Oct 26, 2020

New Schooling

It should be fine since what is currently in school has been a long-time dream and is now coming (drastically) to reality. It must be alright in view of the gains that the present set up should provide not only for learners, but for all stakeholders including family and educators themselves.

COVID-19 has fastracked education by leaps and bounds in a manner that we were caught unprepared, off guard. Hence, what it brings about right now and right here is confusion, distress, trouble, and the like. As a teacher myself, my head is underwater, but I should be breathing fine. And I’m so dizzy, but I’ll be alright. (Daanin sa kanta, why not?) It should be fine since what is currently in school has been a long-time dream and is now coming (drastically) to reality. It must be alright in view of the gains that the present set up should provide not only for learners, but for all stakeholders including family and educators themselves.

With or without the wretched coronavirus, online learning has indeed come to age. Just how many have already been at an advantage out of the Distance Learning (computer-based education and online courses)? There is also that so-called Open University which has already been giving diplomas through distance-online learning programs and modular classes. These two have been functional and beneficial long before the onslaught of the pandemic. Several who have undergone and have earned their degrees have wished that this form of learning could also be made common, affordable.

When I was yet in school, I was made to realise that classroom instruction is only 10 percent of the learning process. The rest is facilitated outside of it – library, laboratory, workshop, group study, lakbay-aral, exposures, among others. One professor of mine would remark, “One hour in the classroom is equivalent to two hours or more in the library.” In other words, there is not much to learn in the classroom compared to the multitude there is in books, in real-life experience, by way of personal encounter with people that matter, and by one’s one personal reflection of all things and anything in between. That saying, how I love (wink) to assign to my students bulks of books for them to devour every page. Maximization of potentials is the name of the game in education. If classroom is mere 10 percent, the teacher, as we already hold as valid, has also become mere facilitator. With social distancing now, the physical structure of a classroom has banished, but just the same the teacher continues to facilitate, albeit virtually.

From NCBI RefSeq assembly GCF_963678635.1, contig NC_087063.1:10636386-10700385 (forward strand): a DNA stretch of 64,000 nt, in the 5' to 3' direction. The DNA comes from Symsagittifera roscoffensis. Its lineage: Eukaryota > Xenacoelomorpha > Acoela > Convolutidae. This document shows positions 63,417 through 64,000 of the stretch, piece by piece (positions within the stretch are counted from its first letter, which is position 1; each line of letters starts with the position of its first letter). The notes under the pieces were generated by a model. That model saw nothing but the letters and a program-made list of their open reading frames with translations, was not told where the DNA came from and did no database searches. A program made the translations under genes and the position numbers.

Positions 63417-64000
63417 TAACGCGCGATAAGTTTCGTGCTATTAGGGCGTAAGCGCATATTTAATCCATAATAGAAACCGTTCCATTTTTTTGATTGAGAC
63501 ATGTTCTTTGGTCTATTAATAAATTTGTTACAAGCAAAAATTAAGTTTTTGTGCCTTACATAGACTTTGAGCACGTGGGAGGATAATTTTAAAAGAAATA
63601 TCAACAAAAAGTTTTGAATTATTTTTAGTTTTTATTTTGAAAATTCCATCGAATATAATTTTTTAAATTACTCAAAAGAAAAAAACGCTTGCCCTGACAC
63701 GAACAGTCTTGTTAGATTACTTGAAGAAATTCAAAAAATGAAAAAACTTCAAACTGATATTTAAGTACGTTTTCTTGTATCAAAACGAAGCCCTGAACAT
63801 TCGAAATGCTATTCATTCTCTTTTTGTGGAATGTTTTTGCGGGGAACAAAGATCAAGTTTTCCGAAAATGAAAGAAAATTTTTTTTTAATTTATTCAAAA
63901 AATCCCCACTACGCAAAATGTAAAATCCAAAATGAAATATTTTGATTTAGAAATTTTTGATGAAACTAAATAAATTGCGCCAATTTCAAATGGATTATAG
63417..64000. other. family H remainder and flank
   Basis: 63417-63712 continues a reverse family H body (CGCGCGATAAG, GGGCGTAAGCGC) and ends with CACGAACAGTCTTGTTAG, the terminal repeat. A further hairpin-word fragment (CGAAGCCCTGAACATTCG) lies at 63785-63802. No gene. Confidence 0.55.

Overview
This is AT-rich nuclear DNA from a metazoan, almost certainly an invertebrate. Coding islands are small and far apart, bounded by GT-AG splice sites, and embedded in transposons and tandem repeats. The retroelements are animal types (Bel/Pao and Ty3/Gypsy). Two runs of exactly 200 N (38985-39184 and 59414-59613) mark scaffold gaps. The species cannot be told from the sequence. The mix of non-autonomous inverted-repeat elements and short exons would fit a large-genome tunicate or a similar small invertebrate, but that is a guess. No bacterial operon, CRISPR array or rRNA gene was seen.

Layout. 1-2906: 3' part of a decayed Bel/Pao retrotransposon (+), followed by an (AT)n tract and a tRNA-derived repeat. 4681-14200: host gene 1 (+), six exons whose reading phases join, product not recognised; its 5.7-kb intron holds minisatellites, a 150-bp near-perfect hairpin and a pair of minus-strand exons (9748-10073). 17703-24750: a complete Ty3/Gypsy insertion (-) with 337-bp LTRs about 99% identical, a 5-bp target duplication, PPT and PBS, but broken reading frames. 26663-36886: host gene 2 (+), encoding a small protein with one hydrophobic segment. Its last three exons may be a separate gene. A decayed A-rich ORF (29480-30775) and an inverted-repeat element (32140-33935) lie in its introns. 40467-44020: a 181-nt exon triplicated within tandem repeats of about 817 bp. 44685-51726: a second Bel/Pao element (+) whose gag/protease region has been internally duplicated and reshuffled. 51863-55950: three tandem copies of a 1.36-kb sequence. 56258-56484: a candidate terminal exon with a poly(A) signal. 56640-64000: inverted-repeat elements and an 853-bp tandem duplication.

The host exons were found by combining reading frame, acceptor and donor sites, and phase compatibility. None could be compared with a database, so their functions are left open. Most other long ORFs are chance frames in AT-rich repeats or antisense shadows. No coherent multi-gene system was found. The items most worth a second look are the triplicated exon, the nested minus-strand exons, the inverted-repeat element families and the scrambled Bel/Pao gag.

Where is classroom now in the COVID period? Or specifically for me, where do I meet my students for class? I meet them in Facebook – we have GC (group chat), we also interact through Closed Group, some of them ask questions by PM (private message), etc. They submit assignments to my email inbox. I give instructions in Google Meet. We likewise heard that many schools are considering to teach over radio frequency or/and TV channels. What do these platforms mean now? If classroom setting has been vanquished, schedule of classes has also been evaporated. Gone are the MWF and TTH; gone too are the one-hour to three-hour fixed time. Real-time has become too real. Technologies permit both teachers and learners to communicate to each other anytime and in no time. Only recently, while in wait for something, I was tinkering with my smartphone only to have found myself entertaining clarifications from my students in our GC until it has turned out that I was already giving them further homework.

That said, and to state what has already been made obvious, school, has already transcended physical space and fixed time. No more classroom, no more class schedule. The new normal?

Going back to preparation, or being unprepared, struggle is also real, to say the least. The problem with fastracking is the tendency of railroading. More often than not, marami ang mapag-iiwanan. As in the usual circumstances, some people are simply more equal than others.

Last time, I was invited to a lecture in a webinar. The organizers would like to be assured of internet signal since I am in Palawan. For their piece of mind, I guaranteed that it is not too bad at all. In other words, puede na rin. To make the story short, the webinar went along so long so well… until “brownout!” How can we be online when powerlines are yet unpredictable, or worse, as unreliable. Mapag-iiwanan talaga.

With nothing to the fore yet as regards solutions to the current crisis, the road to learning is but paved with good intentions with a caboodle of confusions including disorganization in the powers-that-be. While we are at it, we must indeed feel fine even when heads are underwater lest all hell will break loose.

 

 

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